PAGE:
How did the gospel reading impact you as you listened as an in-person participant? Did hearing Jesus’ words feel different as you imagined you were actually in his presence and that he was speaking directly to you? I encourage you to adopt this practice when you hear Scripture being read, and more importantly, to imagine yourself as present in-person when you read your own Bibles. The time, place, culture, ethnicities; everything is vastly different today from the way our ancestors lived. Our world has dramatically changed over the centuries, with thousands of years of scientific advancement, evolving attitudes regarding societal norms, and a culture shift toward individualism. One would think that these changes would separate those of us living today from God’s people of the past.
But the opposite is actually true. The more we learn about the world around us and the way people interact with the world and with each other, the greater the desire to pursue the abundant life the gospel promises. And this is possible only through the faith in Christ we have been given by the Spirit. This is exactly what Jesus prays for this morning as he asks the Father to sanctify the disciples and bless them with complete joy in their life with one another and with God. Jesus is moving ever closer to his destiny on the cross and he knows the disciples will need all the truth he can impart to them before he returns to God. And he has shared much with them in John’s gospel over the last weeks.
Two weeks ago, Jesus spoke about the relationship his followers have with him, as he explained in the allegory of the vine and the branches. And as we insert ourselves into that story, we learn that we are called to “abide” in Christ and that he will live in us. Last Sunday Jesus expanded upon this with the command to love like he does, and that we ought to be willing to give up our lives for others. Now this morning we are with Jesus as he prays that God will grant us all that we need to carry on as Christ’s followers in the world he is leaving behind. And it’s not until next Sunday at Pentecost that we will hear that the Holy Spirit will descend on us all, to assure we are accompanied in our journey. And the prayer that Jesus prays is that we may be protected, sanctified, and blessed as we are sent into the world; to spread the truth of Christ.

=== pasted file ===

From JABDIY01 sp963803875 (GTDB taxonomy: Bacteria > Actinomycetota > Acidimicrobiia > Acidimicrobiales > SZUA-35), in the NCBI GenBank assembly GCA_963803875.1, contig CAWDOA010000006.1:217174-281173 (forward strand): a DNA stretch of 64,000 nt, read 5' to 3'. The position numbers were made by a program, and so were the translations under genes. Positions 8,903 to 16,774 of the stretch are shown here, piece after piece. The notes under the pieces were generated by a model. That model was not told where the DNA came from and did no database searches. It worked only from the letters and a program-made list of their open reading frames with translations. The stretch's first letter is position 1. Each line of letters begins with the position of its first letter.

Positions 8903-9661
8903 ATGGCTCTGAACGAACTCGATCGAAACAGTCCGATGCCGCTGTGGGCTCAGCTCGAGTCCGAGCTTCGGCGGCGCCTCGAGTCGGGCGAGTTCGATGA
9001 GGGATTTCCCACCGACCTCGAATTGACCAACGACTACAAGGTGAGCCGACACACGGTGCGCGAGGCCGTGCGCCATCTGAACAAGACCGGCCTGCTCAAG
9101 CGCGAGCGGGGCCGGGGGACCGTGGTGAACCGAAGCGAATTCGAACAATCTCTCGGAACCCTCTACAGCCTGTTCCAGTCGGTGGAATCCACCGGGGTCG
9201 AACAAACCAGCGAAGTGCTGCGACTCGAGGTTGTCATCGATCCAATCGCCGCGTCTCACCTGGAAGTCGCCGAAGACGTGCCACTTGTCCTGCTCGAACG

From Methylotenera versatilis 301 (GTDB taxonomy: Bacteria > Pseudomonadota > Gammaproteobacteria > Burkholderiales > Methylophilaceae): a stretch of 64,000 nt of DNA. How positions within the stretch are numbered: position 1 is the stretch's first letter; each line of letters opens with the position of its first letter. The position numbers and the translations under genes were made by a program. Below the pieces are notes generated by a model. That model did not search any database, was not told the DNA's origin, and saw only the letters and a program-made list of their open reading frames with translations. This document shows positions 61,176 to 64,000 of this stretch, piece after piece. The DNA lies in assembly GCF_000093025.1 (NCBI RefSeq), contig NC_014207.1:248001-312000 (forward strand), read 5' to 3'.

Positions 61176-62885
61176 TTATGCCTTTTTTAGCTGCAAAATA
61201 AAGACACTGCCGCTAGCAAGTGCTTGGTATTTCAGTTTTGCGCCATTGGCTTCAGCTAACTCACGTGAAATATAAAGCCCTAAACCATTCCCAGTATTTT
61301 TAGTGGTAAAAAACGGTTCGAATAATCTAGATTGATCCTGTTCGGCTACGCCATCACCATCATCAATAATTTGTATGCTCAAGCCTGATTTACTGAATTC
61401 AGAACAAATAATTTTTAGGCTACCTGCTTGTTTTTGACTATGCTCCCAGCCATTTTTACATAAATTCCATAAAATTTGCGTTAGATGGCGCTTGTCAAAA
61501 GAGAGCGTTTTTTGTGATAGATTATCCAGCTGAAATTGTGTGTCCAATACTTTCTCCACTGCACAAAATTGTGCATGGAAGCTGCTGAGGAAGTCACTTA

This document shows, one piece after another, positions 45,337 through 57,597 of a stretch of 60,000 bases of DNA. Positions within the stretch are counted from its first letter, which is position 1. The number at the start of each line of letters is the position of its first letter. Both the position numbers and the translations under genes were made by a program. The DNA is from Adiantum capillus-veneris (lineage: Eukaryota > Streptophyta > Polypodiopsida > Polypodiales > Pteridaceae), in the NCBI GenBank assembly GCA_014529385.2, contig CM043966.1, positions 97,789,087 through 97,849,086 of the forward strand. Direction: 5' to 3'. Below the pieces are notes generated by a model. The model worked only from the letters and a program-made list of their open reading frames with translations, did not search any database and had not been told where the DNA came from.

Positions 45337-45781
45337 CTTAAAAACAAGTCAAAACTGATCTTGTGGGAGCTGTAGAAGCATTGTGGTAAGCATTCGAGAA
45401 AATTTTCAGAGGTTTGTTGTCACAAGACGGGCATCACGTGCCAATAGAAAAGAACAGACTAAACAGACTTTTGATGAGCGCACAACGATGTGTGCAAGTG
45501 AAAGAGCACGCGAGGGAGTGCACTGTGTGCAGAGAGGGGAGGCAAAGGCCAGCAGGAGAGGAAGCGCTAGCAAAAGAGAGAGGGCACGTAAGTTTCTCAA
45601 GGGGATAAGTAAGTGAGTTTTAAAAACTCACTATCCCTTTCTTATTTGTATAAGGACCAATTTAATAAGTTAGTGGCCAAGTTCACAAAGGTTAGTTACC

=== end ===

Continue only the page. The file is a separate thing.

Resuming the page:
“World” appears 13 times in this morning’s passage. And Jesus makes several references to his place in it, our place in it, his leaving it, and our remaining behind in it. So, the prayer that Jesus lifted up to God on behalf of the first disciples was essentially for their benefit as they made their way in the world they inhabited. And, as was said earlier, in spite of the differences between now and then, the world has not really changed all that much. This prayer remains relevant for us, as we strive to live abundant, grace-filled lives in our world. And what that means for each of us depends on what we hear when we listen as Jesus lifts his prayer for us to God. How do we react to what we hear?
We are blessed with the things that God will provide for us through Jesus’ prayer; what we do with these blessings is up to us. And I’m certainly not going to suggest any options for us to consider; we can only respond to our role in furthering the gospel by what we hear Jesus calling us to. There are as many different ways to live as followers of the Way of Christ as there are people in the world. What I will do though, is to reiterate the invitation to hear God’s Word as it is meant to be heard; as if it is spoken directly to you, because it is. By listening with an open heart and a willing spirit, you will certainly discern what it is that God is calling you to do. In his prayer Jesus says, “as you have sent me into the world, so I have sent them into the world”. What we do with this knowledge is up to us.
Will you pray with me? Good, and gracious, and Holy God, your Son prayed that me might be protected by you as we remain in the world. He asked that we would be sanctified in his truth. And he promised that we belong to him and to you. Help us to affirm these blessings and to act toward the world as your Spirit compels us to. And we pray these things in the name of the risen Jesus, the One who prays for your blessings on us, your children. Amen.
God is Good, all the time. All the time, God is Good. Amen.